Cadmus was a Phoenician prince, son of Agenor and his wife Telephassa, and the founder-king of Thebes. He was married to the goddess Harmonia, with whom he had many children, and he was the grandfather of Dionysus, Greek god of wine, revelry and madness.
Cadmus was not a native Greek but a Phoenician prince, one of many sons born to Agenor and his wife Telephassa, king and queen of the island-city of Tyre. One day, when his siter Europa mysteriously disappeared, having been unknowingly abducted by the god Zeus, King Agenor ordered him and his brothers Kilix, Phoinix and Thasos to go out and search for her, telling them that none of them would be permitted to return home without her.
Heeding their father's word, the sons set off, all of them going in different directions, though none of them were successful in their quest; Kilix settled in southeastern Anatolia, wherein lies the region of Cilicia (Kilikia) and Phoinix settled somewhere in North Africa. Cadmus was accompanied in his search by his mother Telephassa and his brother Thasos, and the three scoured across the Aegean, eventually arriving on the shores of Thrace in northern Greece. There, Telephassa died and Thassos decided to give up on the search, ultimately settling on the island just off the shore.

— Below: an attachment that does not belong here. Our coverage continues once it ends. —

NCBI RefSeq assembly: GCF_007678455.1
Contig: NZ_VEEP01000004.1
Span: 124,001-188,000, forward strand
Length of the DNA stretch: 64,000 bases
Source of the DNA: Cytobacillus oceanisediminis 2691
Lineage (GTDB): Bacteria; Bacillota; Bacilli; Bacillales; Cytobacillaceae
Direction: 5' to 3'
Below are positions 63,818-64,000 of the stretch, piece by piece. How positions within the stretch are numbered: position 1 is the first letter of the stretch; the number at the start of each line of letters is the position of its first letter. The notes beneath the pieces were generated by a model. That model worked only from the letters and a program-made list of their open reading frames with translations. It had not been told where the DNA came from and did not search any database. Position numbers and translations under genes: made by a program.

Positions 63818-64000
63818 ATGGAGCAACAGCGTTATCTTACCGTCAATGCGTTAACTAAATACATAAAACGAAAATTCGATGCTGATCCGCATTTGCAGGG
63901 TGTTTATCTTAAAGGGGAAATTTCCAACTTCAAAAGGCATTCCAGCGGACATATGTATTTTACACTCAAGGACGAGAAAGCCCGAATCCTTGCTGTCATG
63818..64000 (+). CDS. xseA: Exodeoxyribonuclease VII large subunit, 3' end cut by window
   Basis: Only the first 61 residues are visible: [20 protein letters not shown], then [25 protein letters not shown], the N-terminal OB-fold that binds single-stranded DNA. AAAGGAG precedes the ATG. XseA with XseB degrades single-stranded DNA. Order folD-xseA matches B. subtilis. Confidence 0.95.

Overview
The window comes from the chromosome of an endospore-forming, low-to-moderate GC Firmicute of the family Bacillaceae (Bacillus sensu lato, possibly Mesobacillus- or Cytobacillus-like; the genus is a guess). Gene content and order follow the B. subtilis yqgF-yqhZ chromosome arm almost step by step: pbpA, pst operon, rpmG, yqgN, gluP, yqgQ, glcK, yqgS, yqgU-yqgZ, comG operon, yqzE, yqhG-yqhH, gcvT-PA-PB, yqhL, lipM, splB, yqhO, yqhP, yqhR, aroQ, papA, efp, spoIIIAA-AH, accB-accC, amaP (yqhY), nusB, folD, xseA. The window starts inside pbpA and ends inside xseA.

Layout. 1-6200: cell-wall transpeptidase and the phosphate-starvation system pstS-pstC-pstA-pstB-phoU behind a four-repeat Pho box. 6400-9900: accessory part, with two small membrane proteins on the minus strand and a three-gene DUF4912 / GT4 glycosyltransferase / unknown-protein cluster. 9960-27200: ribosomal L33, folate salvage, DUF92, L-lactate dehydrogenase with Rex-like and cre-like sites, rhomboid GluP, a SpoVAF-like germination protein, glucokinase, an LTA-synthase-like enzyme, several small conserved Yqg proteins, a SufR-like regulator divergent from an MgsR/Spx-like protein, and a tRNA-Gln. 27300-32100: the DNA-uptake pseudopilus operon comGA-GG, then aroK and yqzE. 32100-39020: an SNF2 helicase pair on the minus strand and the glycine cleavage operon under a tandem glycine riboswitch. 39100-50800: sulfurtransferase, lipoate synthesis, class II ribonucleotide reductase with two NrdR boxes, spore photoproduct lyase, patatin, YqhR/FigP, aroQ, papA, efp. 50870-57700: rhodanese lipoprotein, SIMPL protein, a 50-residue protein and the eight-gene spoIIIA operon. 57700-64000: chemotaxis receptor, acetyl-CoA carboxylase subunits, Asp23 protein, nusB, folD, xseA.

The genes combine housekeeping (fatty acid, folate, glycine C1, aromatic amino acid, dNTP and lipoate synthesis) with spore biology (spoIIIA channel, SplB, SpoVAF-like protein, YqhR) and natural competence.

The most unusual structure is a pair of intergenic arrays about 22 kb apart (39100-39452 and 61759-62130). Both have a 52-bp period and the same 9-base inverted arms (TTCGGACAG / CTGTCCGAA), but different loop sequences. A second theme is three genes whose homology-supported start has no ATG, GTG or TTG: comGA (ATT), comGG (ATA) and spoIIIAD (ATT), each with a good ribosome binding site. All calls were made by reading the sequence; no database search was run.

- Before Herakles, Cadmus was one of the greatest Greek heroes, alongside Perseus and Bellerophon.
- In antiquity, the acropolis of Thebes was named the Cadmeia (in Greek Kadmeia) in honor of Cadmus, it's mythical founder-king.
- Cadmus is the grandfather of the god Dionysus through his daughter Semele. He himself was a grandson and legacy of the god Poseidon, his father Agenor having been born to him and his lover Libya.
- The journeys of Cadmus and his brothers align with the development of Phoenician settlements in the Mediterranean, and Cadmus himself was alleged to have brought the Phoenician alphabet to Greece.